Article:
Cheech and Chong Go Hollywood has been described as “maniacal” by topranking Universal executive Thom Mount, an ex-radical himself. While trading on the duo’s new image as movie stars, the film will focus on the low-rent side of Hollywood: Cheech plays a studio gofer and Chong his biker roommate. “It’s basically a continuation of .. .” Cheech begins the sentence. Chong cuts in “. . . our incredible life. The funniest people in the world are those who don’t owe anything or own anything. Our needs are so basic that we’re the universal comedy trip. Like Laurel and Hardy or Abbott and Costello. Only difference is that instead of going out and drinking beer we go home and smoke dope.”
But the homes they go to are far from the low-rent affairs they knew in their early days. Chong lives in the secluded estates of Bel-Air; Cheech in “The ’Bu”—the famous Malibu film colony. As “ ’60s people,” they manage to remain unaffected by what is commonly called the “Hollywood lifestyle.”
“I’m independently wealthy enough to have my own lifestyle,” remarks Chong. “I don’t have to chase deals or go to the parties unless it’s strictly for pleasure. I’ve got a strong family life” (consisting of three teen-aged daughters). “I’ve got a pretty strong love for watching TV and smoking dope too. Right now I smoke a better brand of dope out of a better pipe and watch a better TV set than I did in the ’60s.”
For the moment, their prosperity is based on the fact that the hippie lifestyle is relatively new to films. Their huge cult following includes such exalted figures as directors Tony Richardson and Hal Ashby, Warren Beatty, and ex-New Yorker critic Pauline Kael, all of whom gather to watch dailies. What will the pair do if dope and hippie jokes dry up?
“Retire to some $10-billion estate and raise dope and wait for the Second Coming,” says Chong.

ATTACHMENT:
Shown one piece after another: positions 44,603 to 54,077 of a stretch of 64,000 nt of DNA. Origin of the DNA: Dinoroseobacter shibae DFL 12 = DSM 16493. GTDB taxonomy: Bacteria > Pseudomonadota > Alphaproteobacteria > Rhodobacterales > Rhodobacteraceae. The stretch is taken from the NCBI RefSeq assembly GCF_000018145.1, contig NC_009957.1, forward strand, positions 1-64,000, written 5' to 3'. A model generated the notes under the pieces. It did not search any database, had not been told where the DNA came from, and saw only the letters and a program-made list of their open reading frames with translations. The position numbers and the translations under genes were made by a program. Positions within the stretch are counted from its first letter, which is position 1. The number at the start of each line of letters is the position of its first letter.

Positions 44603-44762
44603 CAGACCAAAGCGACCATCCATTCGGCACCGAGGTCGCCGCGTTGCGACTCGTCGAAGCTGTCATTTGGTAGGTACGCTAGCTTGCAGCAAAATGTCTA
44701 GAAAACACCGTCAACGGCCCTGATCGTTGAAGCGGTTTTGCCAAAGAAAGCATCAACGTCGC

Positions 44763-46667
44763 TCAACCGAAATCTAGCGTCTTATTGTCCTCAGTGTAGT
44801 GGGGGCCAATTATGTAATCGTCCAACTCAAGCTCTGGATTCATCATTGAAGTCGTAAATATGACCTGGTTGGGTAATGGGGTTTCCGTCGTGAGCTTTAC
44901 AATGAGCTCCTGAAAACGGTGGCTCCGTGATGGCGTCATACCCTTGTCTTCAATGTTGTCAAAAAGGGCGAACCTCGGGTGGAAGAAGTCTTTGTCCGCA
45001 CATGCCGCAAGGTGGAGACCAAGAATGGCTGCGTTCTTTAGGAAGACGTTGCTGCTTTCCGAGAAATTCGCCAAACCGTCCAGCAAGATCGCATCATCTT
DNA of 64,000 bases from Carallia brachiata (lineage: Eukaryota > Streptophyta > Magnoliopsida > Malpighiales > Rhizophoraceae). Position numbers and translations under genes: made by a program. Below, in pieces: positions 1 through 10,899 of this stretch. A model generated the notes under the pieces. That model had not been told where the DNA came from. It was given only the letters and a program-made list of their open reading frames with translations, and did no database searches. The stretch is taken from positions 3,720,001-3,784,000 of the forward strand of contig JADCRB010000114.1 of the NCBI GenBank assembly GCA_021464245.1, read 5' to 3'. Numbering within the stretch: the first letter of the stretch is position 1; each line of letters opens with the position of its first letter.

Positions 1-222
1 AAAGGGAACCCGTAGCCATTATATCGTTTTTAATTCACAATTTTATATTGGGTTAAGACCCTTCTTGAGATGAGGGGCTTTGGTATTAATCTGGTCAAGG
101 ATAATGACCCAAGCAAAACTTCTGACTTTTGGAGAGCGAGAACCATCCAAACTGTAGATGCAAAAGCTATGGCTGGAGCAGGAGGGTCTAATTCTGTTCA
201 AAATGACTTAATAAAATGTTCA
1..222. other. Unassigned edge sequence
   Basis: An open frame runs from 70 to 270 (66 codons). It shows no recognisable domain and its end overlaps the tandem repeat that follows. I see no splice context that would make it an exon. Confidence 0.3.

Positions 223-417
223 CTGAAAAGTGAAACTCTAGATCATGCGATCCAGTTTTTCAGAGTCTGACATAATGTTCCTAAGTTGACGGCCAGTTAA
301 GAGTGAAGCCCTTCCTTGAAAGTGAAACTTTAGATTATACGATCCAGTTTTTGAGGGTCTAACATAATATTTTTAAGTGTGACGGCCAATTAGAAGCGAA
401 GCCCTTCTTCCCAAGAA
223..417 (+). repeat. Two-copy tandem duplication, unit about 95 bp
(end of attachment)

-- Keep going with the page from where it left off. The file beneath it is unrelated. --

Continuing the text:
“Or to some tropical island and call ourselves sun gods,” Cheech adds. “But hey, that’s like asking when will people not want to get high anymore. People get high in lots of different ways, and our forte has always been lots of different things. The dope and hippie jokes are just a peg.”
They have had offers to split up the team, for both comedians to do something different. But says Cheech, “We’re married—and it’s nice.” (Cheech is recently married; Chong has had two divorces and now a steady lady friend.) Would the alternatives ever include going back to work in Canada? No, says Chong, who recently bought a house in West Vancouver. “Being Canadian is a lot like being Polish,” Chong explains. “The problem is that there’s things to do but no one to do them with. My motives for buying a house there were real selfish. Being rich down here doesn’t mean much. In Canada it means a whole lot. When I was growing up in Canada, I never got to go skiing. I barely ever got out on the water. Now, to go back and live in West Vancouver, I feel like I’ve really conquered something.”
Maybe. But the real victory came from Cheech. As he left the Universal commissary, a long line of tourists formed at the cash register. Even though he was late for a meeting, Cheech got in place at the very end. Now, in Canada that might not mean much. In Hollywood, it means a whole lot.